No not really, I don’t feel pressure at all. I feel that you only feel pressure when your not prepared for the task at hand which isn’t the case for me at all. I’ve had one of my best summers as far as training and taking care of my body since turning pro and I’m ready for the task at hand. I’ve put in a lot of hours into my craft this summer and it’s got me to a point where my confidence is soaring so I expect to perform even better than two years ago and lead my team to as many wins as possible and hopefully a promotion. I’m excited to prove that I can be a go to guy and impact the game with more than just scoring.
How was the whole experience playing in Canada with Ottawa? You played 29 games: 4.4ppg, 4.7rpg. There was a span of six games where you averaged 31 minutes a game. Why did you have such a whirlwind season?
The season was really up and Down for me, started off really slow then it picked up around late November when I finally got an opportunity to show what I could do, which is why I feel my stats don’t really speak for my season. However It was a difficult situation at the beginning of the season to be stuck on the bench because as a competitor you want to be able contribute and help your teammates, especially in my hometown but everything happens for a reason. When I got my chance during that six game span I took advantage of my opportunity and had some of the best games I’ve ever played in my career. Overall I feel that last years situation made me hungrier.
American Tirrel Baines who also plays your position was in the starting lineup in that six game phase. Was the competition in the long run very big that season?
Our practices were some of the most intense practices I’ve ever been a part of with Former and current BBL guys like Justin Tubbs, Ryan Anderson, Mike Rose just to name a few. Every guy was getting after it trying to prove themselves. Very physical and high intensity so every day you had to bring it, especially at my position because we had two or three other high level guys there. At the end of the day even with Tirrell we pushed each other but off the court those are all my big brothers until this day, I learned so much from those guys and I’ll forever be grateful for that.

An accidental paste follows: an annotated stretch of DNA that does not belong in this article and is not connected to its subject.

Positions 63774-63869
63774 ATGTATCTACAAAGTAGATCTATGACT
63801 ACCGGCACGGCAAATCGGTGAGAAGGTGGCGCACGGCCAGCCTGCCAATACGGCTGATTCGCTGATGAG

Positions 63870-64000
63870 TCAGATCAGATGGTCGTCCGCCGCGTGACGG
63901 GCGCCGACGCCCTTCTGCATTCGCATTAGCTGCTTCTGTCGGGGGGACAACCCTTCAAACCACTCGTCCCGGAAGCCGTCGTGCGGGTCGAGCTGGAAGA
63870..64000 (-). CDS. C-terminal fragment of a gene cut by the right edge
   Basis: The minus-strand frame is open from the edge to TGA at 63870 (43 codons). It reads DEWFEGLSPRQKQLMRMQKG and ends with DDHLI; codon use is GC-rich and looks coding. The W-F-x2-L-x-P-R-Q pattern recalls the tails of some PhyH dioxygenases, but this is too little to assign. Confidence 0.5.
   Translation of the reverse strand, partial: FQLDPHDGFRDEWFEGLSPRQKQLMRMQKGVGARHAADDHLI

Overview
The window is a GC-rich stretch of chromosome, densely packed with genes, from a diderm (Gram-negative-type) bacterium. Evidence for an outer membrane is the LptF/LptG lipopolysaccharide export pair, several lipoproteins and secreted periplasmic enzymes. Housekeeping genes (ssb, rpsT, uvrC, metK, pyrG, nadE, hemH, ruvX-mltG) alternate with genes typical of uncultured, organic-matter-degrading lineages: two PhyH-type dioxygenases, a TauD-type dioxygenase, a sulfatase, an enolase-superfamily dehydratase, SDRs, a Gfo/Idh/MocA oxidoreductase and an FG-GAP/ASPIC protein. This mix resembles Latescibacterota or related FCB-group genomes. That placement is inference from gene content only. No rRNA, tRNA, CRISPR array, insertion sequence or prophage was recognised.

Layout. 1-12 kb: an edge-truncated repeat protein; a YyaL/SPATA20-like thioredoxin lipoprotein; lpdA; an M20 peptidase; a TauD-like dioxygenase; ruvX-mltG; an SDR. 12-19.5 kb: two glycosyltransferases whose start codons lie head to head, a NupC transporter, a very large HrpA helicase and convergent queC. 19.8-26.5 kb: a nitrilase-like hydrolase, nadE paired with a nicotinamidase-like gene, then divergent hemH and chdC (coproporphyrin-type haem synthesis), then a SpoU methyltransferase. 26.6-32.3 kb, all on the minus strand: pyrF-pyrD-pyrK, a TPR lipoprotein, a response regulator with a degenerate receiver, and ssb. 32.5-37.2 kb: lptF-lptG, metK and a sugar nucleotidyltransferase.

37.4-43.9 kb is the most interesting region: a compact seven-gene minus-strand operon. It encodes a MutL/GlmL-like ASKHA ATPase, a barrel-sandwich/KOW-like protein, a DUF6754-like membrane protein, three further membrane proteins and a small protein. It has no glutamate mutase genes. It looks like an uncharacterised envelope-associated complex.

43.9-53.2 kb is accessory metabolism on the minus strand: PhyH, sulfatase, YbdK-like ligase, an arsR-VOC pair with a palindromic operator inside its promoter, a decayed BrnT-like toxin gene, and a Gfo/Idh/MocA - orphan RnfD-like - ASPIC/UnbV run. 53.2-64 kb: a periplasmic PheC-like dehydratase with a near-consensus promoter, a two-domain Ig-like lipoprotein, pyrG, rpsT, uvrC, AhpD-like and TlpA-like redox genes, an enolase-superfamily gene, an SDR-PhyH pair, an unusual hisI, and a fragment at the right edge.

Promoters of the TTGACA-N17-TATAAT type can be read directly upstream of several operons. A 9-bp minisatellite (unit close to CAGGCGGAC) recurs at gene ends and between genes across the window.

As you came in November 2013 as did ex NBA player Jaren Jackson who became your head coach. How intense was this time learning from a former NBA champion?
For me personally coach Jackson was the best thing that could of happened for me. For whatever reason with the previous coach I wasn’t given a chance. Coach Jackson really brought that professionalism in a Coach Popovich kind of way to our team as far as preparation and mentality. As far as on the court as long as we defended he gave us freedom on offense to showcase our talents. The thing I’ll remember the most about what coach Jackson reiterated is the importance of seizing every opportunity because it may never come again, whether that is a rep in practice, a two minute span in a game or even a mental rep in the film room.
Jaren won NBA championships in the late 90s with the San Antonio Spurs. Did he have any Tim Duncan or Tony Parker stories where you could gain some inspiration in the hard working category?
He definitely had a daily Duncan, Parker or even David Robinson story, mostly regarding their work ethic and professionalism. He also had many stories about being matched up with Michael Jordan and actually showed us footage on the bus of him and Jordan going at it which was great to see. It really validates his credibility and makes you want to really learn from a coach like that because he’s played at the level where we all aspire to play at.